This week Adrian Weckler peruses the best on offer in smartphones, tablets and digital cameras.
Price:€300 (32GB) from Harvey Norman
Rating: 3 stars
WINDOWS tablets are few and far between. So when one pops up, it needs to have a niche. Toshiba thinks that it has found one, with its 8-inch, 'full' Windows 8, Encore tablet.
For those who need their office software, the advantage that Windows tablets have over Android or iPad rivals is that they allow 'normal' PC software to be loaded. In other words, you don't have to rely on apps (which is just as well, as the Windows app store is still a little thin).
But to get the real benefit of all this old-school functionality on the Encore, you need to attach a keyboard and mouse: the 8-inch screen is just too small to double-tap, highlight and drag icons with your finger. (Some versions of this tablet come with Microsoft Office already loaded. Mine didn't. This would probably make a difference if you needed it for 'traditional' laptop duties.)
The Encore is sturdy, rather than elegant. Aesthetically, it strongly resembles an old iPhone 3G blown up about four times in size. The screen is functional but feels a bit cheap: it has a slightly coarse dragging effect compared to high-end touchscreens on more expensive devices.
The tablet's Intel Atom power is reasonable, but not impressive: it's understandably slower than a full-powered PC. However, it comes with a lot less bloatware than an average Windows laptop, so this makes it more efficient.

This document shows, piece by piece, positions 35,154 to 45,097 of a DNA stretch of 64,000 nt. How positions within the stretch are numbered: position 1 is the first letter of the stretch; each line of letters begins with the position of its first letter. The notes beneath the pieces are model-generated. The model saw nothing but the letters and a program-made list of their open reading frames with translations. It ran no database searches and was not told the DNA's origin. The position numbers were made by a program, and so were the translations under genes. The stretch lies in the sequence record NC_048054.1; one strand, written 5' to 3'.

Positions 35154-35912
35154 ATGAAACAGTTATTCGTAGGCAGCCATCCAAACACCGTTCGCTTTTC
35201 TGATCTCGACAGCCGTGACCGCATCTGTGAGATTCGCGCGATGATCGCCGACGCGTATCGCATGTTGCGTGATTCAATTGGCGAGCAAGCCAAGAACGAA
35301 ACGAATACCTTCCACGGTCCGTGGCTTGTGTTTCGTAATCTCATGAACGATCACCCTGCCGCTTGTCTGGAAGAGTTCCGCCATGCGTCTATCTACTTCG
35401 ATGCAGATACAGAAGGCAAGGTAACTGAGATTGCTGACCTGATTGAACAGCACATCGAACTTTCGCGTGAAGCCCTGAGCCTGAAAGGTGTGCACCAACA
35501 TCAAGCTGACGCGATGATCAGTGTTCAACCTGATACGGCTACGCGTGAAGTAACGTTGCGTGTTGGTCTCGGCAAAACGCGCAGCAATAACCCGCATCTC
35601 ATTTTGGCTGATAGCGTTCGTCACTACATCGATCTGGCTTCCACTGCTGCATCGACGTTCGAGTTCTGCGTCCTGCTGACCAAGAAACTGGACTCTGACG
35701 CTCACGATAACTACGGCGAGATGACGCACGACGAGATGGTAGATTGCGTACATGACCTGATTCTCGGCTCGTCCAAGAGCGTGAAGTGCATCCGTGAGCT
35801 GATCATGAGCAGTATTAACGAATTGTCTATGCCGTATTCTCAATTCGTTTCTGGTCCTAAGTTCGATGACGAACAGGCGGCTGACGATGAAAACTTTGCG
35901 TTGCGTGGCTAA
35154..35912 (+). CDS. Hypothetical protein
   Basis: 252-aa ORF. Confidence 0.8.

As Windows tablets go, this is a lot less elegant than Microsoft's own Surface. But for those who really want PC software in pocket tablet form, it might be a bargain.
Quality product for budding photographers
Price: €450 (body only); €550 (with 18-55mm lens) from Conn's Cameras.
Rating: Four stars
FOR those who want to take a tentative step in the direction of 'quality' photography, the term 'entry-level' is a bit of a misnomer when it is applied to camera bodies.
Canon's new 1200D is a good illustration of why.
It has an 18-megapixel sensor with Canon's Digic 4 processor.
This is the same firepower that Canon's high-end cameras were sporting three or four years ago.
So it's arguable that anything more means you're simply chasing fine margins that only a more advanced photographer would truly be able to exploit.
(There is no significant redesign of the camera, either: it has the same basic shape and functionality as Canon cameras four times its price.) It's not as weather-sealed as pricier models and you don't get some handy features such as Wi-Fi (which lets you share from your phone immediately).
But if you're taking your first steps and weighing up your options, get this camera (body only for €450) and spend your residual budget on two lenses: a 50mm (€120) and an 18-135mm, at €400.
Decent – if you can get it
Price: €450 from expansys.ie
Rating: Four stars
THE whole 'small country' thing means that Ireland sometimes misses out on some of the best phones. Like the Nexus 5 or Moto X, LG's impressive, competitively-priced G2 is a case in point. The Android machine has a superb 5.2-inch (423ppi) screen, good battery life, solid 13-megapixel camera and great, quad-core power.
And yet to get one into your hands, you'll need to visit an airport duty-free shop or wander into webstores such as Expansys.ie.
This is a shame. In a market with a solid need for really good smartphones that stop shy of Apple's €600 to €700 price-tags, this is a very, very good option.
Its sole quirk is the placement of volume and power buttons on the back of the device rather than the side.
One Star - Very poor, Two stars - Sub-par, Three stars - Acceptable, Four Stars - Very good, Five Stars - Outstanding